|Publication number||US6183460 B1|
|Application number||US 09/010,691|
|Publication date||Feb 6, 2001|
|Filing date||Jan 22, 1998|
|Priority date||Jan 22, 1998|
|Also published as||CA2284887A1, DE69913611D1, DE69913611T2, EP0971674A1, EP0971674B1, WO1999037269A1, WO1999037269A9|
|Publication number||010691, 09010691, US 6183460 B1, US 6183460B1, US-B1-6183460, US6183460 B1, US6183460B1|
|Inventors||Sidney T. Smith, Joan Zietlow, Keith Anderson|
|Original Assignee||Baxter International Inc.|
|Export Citation||BiBTeX, EndNote, RefMan|
|Patent Citations (67), Referenced by (20), Classifications (10), Legal Events (4)|
|External Links: USPTO, USPTO Assignment, Espacenet|
The present invention relates generally to a container for holding medical solutions, and more specifically to a container for holding medical solutions having one or more flaps hingedly connected and extending from an edge of a fluid-tight chamber.
In the medical field, various containers have been used to hold medical solutions such as blood, hemoglobin solutions or other blood substitutes, chemotherapeutic solutions, and other intravenous drip solutions. Frequently, these containers are bags which are either molded or fabricated from flexible plastic so they include one or more expandable chambers for holding medical solution. Additionally, one or more spouts generally extend outward from the chambers for filling and/or draining the container. These spouts are closed to seal the chambers until they are ready to be emptied.
Labels are usually applied to the container for carrying information regarding the medical solution held by the container. For instance, the label may describe the chemical composition of the solution held in the container, it may provide information regarding the origin or use of the medical solution, and/or it may provide regulatory information concerning the medical solution. Various agencies, including regulatory agencies, and jurisdictions generally require certain information to be present on the label in a specific form. For instance, regulatory agencies typically require the information to be provided in one or more specific languages.
Conventional small-volume solution containers have labeling space for only a limited amount of information. As a result of this limitation, a single label fixed to the container and providing all the information required by multiple regulatory agencies cannot be made. Therefore, medical solution manufacturers and distributors must anticipate where solutions will be needed and label the containers appropriately. However, this creates additional inventory problems. Alternatively, the manufacturers and distributors can wait until an order is placed and then label the containers so they include the information in the appropriate form required by the agency or agencies regulating the destination jurisdiction. However, both of these alternatives create problems and add expense to the distribution process.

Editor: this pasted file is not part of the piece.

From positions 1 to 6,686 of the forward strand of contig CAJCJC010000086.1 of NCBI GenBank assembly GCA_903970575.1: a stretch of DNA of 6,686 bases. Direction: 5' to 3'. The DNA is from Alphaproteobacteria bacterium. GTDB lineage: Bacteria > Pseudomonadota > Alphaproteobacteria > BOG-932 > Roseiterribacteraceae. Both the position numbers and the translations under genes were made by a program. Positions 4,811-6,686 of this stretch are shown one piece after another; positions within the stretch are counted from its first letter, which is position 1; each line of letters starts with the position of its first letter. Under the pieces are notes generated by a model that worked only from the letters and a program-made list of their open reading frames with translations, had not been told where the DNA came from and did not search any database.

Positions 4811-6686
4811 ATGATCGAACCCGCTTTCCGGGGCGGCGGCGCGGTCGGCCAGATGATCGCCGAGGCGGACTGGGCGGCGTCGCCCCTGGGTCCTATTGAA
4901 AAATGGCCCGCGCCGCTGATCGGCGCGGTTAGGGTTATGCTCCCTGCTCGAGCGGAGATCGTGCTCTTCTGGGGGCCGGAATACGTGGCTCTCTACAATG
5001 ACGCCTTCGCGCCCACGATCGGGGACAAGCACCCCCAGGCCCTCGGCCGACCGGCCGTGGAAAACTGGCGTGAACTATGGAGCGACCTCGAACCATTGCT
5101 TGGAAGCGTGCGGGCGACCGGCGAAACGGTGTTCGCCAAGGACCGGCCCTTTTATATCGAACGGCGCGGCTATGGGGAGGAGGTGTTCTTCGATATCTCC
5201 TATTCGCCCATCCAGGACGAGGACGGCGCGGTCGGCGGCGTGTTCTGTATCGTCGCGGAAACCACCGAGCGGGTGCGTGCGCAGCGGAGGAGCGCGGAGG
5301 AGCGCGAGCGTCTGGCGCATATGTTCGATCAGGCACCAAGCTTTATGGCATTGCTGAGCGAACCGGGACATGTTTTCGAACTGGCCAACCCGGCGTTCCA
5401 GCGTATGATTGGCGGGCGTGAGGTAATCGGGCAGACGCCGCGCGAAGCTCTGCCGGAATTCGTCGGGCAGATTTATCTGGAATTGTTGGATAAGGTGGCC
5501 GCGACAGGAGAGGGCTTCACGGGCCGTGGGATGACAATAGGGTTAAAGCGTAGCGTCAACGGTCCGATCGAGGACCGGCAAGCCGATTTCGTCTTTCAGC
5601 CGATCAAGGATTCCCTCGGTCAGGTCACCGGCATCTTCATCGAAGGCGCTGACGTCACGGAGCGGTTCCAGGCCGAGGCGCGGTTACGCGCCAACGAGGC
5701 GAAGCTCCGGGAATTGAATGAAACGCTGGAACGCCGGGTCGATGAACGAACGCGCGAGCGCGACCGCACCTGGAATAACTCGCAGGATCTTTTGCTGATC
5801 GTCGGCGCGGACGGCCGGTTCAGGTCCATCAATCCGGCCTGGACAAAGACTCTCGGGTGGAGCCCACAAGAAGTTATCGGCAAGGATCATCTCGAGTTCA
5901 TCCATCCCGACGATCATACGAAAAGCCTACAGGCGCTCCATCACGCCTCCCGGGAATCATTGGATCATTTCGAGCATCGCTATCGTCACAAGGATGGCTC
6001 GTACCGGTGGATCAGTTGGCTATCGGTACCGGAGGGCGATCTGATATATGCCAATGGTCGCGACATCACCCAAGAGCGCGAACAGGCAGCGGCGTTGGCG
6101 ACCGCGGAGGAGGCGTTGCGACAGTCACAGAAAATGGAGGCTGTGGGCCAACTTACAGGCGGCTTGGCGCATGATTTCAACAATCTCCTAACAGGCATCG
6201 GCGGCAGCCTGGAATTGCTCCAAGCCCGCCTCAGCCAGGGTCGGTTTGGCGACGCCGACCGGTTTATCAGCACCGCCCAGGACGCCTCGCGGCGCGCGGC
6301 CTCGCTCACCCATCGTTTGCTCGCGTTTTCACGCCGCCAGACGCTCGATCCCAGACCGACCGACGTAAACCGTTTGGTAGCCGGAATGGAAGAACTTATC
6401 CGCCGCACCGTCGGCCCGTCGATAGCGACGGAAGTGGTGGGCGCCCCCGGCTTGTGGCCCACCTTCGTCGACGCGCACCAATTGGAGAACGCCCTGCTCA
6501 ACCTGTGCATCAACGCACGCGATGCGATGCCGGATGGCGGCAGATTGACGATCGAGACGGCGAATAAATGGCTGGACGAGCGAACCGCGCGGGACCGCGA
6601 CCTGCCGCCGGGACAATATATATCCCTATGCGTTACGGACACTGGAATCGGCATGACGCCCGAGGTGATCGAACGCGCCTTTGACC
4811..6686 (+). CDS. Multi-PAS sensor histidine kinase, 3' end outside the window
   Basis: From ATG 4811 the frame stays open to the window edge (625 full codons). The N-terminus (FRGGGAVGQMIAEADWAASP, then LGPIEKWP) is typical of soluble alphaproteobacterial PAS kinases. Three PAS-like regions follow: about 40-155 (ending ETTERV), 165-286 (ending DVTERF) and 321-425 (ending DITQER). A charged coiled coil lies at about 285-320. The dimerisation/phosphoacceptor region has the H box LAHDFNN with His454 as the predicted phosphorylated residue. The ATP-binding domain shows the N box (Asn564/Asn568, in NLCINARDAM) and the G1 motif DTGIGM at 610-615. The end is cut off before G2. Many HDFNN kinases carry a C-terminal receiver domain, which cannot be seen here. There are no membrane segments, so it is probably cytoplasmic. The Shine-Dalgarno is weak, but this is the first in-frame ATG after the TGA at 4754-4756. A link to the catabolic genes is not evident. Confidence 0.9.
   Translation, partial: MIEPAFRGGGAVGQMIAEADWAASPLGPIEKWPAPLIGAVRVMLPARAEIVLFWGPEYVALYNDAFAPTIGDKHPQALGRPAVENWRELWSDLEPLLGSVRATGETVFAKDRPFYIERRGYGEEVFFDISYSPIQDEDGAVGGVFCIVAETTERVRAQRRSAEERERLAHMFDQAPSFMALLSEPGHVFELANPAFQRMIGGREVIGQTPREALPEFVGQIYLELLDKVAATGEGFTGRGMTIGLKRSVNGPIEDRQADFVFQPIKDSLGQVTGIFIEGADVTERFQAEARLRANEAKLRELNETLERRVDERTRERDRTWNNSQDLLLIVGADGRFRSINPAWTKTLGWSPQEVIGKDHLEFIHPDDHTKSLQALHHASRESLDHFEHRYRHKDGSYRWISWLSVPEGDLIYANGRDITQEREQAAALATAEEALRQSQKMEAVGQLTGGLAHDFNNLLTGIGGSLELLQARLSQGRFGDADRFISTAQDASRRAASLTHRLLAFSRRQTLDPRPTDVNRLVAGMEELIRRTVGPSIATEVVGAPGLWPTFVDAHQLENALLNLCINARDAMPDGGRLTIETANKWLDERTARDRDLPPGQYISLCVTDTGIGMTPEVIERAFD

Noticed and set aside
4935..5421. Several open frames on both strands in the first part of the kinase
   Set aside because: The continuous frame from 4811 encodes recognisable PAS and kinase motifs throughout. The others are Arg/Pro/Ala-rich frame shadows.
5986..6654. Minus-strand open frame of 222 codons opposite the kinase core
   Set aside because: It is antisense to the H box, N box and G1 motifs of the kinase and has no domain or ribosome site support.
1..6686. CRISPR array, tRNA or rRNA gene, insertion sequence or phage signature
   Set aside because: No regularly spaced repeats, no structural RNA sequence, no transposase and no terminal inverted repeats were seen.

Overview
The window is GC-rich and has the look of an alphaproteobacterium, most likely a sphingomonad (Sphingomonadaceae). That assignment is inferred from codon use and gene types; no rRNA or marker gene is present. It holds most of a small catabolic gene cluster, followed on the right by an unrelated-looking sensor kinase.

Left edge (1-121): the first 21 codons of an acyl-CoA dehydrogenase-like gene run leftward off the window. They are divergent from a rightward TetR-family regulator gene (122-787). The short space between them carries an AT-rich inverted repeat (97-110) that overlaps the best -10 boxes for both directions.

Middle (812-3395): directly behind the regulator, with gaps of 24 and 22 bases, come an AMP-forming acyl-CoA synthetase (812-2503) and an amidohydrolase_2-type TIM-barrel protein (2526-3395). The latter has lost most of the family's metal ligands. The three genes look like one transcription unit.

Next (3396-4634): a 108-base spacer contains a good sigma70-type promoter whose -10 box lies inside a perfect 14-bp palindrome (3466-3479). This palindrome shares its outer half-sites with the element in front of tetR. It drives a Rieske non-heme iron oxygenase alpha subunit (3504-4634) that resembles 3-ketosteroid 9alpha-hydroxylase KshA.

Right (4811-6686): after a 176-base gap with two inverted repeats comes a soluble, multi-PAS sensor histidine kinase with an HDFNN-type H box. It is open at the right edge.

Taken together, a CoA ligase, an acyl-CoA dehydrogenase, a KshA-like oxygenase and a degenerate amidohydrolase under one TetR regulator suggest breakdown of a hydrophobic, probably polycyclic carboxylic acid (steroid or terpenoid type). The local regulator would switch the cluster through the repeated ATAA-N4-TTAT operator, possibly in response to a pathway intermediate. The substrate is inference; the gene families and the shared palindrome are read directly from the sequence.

Further, when the medical solution requires refrigeration prior to labeling, condensate forms on the exterior of the container as it warms. This condensate hampers labeling because adhesives may not stick to the wetted container. In addition, inks may run and become illegible if they come in contact with the condensate.
An additional problem includes the use of overpouches in conjunction with the medical container. When packaging the medical solution containers for shipment, the containers are generally placed in an overpouch. An overpouch is used to protect the medical container during shipment and storage. The overpouch usually takes the form of a bag which can be sealed following insertion of the medical solution container. However, protecting medical containers with overpouches is expensive and inefficient.
When using an overpouch, the medical container must be physically placed into an additional element. Thus, the manufacturer must not only manufacture the medical container itself, but must also manufacture or stock the overpouch. This increases cost and assembly time. Additionally, the overpouch itself is not often made of a material which can be easily seen through for visual inspection of the medical container itself, the information on the label of the medical container or the contents of the medical container. It is very important that the contents of the medical solution be visible to those who work with the medical containers such that a quick and detailed inspection of the solution for particulate matter, precipitates, or other visualizable contaminants, along with the information on the labeling of the container, can be performed. Thus, the use of a separate overpouch has several drawbacks.
The present invention provides a container for holding medical solutions. The container comprises a fluid-tight chamber having opposing first and second edges and opposing first and second surfaces. At least one flap extends from an edge of the chamber and is hingedly connected to the chamber. The flaps have multiple uses: they can carry information regarding the medical solution within the container; they can be utilized as a protective covering for the container; and, they can be utilized in combination as information carriers and protective coverings.
In general, a first flap extends from a first edge of the chamber and a second flap extends from a second edge of the chamber. The flaps are then generally positioned overlying either the first or second surface of the chamber, depending on the configuration desired.